Link to this page: https://www.socialistparty.org.uk/issue/571/7063
End the 'benefits trap'
Fight for a living wage
IN JANUARY, two similar cases came before Liverpool Magistrate's Court. They both concerned women who had claimed benefits they weren't entitled to. Both were married to security guards; both had several children; both had separated from their husbands when they had claimed benefit, and had kept claiming when their husbands returned.
One, who lived on the Wirral (seen as the "posher" side of the Mersey) and who was overpaid £59,000, was told "Go back to your family... you are a good woman who works hard for your family." She was given a 36-week sentence suspended for two years.
The other woman lived in Norris Green; previous issues of The Socialist have described the desperate conditions for many on the Norris Green estates. She was paid £53,000, £32,000 of which she was entitled to. The judge accepted she had not spent the money extravagantly but said: "there needs to be a deterrent effect for this sort of offence." She was jailed for 18 months.
Bank presidents on £4 million a year - more than most of us would earn in five lifetimes - can be given billions in handouts in return for a pathetic "apology". But the law's harshest sentences bear down on those so desperate to feed and clothe their families that they try to use the benefits system in their favour.
The disgraceful disparity between these two women's treatment condemns the postcode lottery that faces many. It also highlights a growing feature of the lives of thousands: people forced to claim benefits just to make ends meet.
Meanwhile, the government is changing the rules, making it harder for people to get the benefits they are entitled to, and forcing people into low-paid jobs. Frank Field, Labour former welfare minister, says the government has not gone far enough. He says all young single people between 16 and 24 should have to work for their benefit, losing all benefits if they do not find work after a certain time.
Further, he says, if benefits claimants turn down a "reasonable" job offer, all their benefits should stop. What a prospect during a period of job losses and recession: a return to the darkest days of 1930s America, with camps of unemployed and the starkest poverty.
Field and the government spread the lie that people do not want to work, that the young unemployed are work-shy. The truth is far more disgraceful. Thanks to the government's tax credits system, a culture of massive subsidy to employers has grown up.
Employers know they can pay the lowest wages possible as these will be enhanced by tax credits. Money we pay in taxes will be used to compensate the low wages paid by employers and boost their profits. Rather than raise the minimum wage to a living level, the government makes the poorest pay for capitalism's problems.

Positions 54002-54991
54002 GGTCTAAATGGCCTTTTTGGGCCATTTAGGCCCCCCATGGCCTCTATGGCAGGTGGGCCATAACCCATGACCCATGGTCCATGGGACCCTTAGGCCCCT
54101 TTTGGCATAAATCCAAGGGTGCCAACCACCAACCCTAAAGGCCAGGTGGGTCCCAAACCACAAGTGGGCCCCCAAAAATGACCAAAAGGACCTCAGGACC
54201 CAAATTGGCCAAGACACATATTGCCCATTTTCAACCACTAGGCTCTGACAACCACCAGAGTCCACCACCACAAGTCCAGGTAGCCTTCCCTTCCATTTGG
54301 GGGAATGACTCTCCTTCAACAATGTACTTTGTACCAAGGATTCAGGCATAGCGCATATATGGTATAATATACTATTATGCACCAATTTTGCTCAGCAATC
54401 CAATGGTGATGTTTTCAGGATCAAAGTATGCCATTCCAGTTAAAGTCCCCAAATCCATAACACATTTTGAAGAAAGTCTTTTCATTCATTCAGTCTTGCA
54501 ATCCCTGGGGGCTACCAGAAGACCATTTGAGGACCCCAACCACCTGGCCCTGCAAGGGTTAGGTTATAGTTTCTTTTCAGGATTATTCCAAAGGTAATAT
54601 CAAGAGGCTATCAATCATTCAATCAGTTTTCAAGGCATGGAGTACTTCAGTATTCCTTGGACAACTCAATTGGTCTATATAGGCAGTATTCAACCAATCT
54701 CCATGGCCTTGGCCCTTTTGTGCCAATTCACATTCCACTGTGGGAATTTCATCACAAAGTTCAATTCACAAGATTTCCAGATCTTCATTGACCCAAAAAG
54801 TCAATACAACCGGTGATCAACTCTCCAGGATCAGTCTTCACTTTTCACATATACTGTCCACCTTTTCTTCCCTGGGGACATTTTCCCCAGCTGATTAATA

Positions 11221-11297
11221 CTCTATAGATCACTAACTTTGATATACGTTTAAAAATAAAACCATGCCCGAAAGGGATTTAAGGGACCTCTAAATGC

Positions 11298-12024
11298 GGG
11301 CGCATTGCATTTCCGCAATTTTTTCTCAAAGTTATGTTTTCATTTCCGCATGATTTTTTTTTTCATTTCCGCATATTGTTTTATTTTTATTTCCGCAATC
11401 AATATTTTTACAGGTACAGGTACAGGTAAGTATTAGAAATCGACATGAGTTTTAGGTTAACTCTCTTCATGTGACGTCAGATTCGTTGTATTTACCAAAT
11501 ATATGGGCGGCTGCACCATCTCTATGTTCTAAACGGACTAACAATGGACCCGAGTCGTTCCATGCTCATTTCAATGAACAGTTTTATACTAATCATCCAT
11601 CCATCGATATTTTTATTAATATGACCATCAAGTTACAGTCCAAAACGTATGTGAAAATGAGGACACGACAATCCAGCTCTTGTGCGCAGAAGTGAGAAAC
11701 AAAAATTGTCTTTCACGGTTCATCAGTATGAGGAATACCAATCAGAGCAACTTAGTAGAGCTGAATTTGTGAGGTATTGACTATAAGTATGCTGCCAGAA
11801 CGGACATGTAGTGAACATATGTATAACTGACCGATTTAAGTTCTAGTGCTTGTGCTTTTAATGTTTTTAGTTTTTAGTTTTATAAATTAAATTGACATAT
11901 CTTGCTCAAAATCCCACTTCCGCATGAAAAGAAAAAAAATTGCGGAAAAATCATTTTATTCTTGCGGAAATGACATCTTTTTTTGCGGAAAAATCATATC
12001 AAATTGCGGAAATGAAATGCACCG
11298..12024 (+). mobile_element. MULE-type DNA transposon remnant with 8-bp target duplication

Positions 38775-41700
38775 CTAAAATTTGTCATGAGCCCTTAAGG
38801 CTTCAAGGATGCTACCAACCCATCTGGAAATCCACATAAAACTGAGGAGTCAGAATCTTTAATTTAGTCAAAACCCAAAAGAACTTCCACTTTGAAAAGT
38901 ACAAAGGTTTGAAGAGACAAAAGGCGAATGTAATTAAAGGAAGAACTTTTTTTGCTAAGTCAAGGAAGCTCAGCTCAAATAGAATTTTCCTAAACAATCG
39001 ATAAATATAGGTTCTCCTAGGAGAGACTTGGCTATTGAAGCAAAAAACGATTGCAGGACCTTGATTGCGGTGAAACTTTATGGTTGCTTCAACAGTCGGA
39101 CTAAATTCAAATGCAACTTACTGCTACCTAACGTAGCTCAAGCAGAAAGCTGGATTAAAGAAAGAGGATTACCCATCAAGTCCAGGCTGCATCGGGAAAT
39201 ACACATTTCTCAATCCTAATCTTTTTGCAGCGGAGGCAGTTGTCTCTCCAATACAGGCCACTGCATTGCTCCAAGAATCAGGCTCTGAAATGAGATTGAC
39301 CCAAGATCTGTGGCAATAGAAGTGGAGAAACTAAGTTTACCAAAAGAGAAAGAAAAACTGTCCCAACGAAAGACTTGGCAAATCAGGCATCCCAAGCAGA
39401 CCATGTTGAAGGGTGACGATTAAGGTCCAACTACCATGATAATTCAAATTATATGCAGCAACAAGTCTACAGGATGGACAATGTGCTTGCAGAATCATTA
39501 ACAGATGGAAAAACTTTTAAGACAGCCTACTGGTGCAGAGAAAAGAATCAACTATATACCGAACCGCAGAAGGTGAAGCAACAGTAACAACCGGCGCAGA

The "benefits trap" shows how far wages have sunk. For many, coming off benefits and into work can mean a substantial drop in income. Although benefits rates are set as low as possible, many employers pay below these rates. No wonder many workers, whose priority is feeding, clothing and housing their families, are forced to stay on benefit rather than go into work.
Research by organisations such as the Citizens Advice Bureaux shows that most people asking their advice on returning to work would either be no better off at all, or only marginally so. A major government target is single-parent families, with draconian methods used to force single parents back into work.
However, while a single parent on Income Support with one child would be around £2 - £3 a week better off working and claiming Tax Credits, they could lose Housing Benefit and Council Tax Benefit. Their rights to other benefits such as free school meals would be lost, and they would face the extra costs of travel to work.
Similar problems with Housing Benefit and Council Tax Benefit apply to people on long-term incapacity benefit. Returning to full-time work would leave many thousands of people on Incapacity Benefit worse off working than staying on benefit.
Another problem faced throughout industry is that of short-term contracts. This growing feature of employment leaves thousands working with no certainty as to the future and unsure of having a job at the end of the year.
For workers who come off benefits, there is the fear that, given the slowness of the benefits system, there would be some time before they get any benefits at all when their contract finishes. Even worse for people on Incapacity Benefit or Disability Living Allowance; re-applying after a period in work could see their benefits refused completely, leaving them worse off than before they started work.
Many people on benefit find themselves in debt with catalogues, credit cards, etc. While someone is on benefit, many creditors will accept a token repayment of these debts; if working, however, creditors tend to demand a much higher repayment rate, reducing an individual's available income even more.
All these facts show that people are often no better off on benefits than working. They are a condemnation not just of the paltry level of benefits, but of the scandalously low level of wages. Just an 'overhaul' of the benefits and tax credit systems will resolve nothing.
We must demand the right to a living wage or benefit. Scapegoating the poor and those on benefits, the TV adverts criminalising people desperate to make ends meet, are part of a government campaign to make the poorest pay for capitalism's crisis. The real criminals get away with a slap on the wrist and billions of pounds poured into their coffers.
In The Socialist 19 March 2009:
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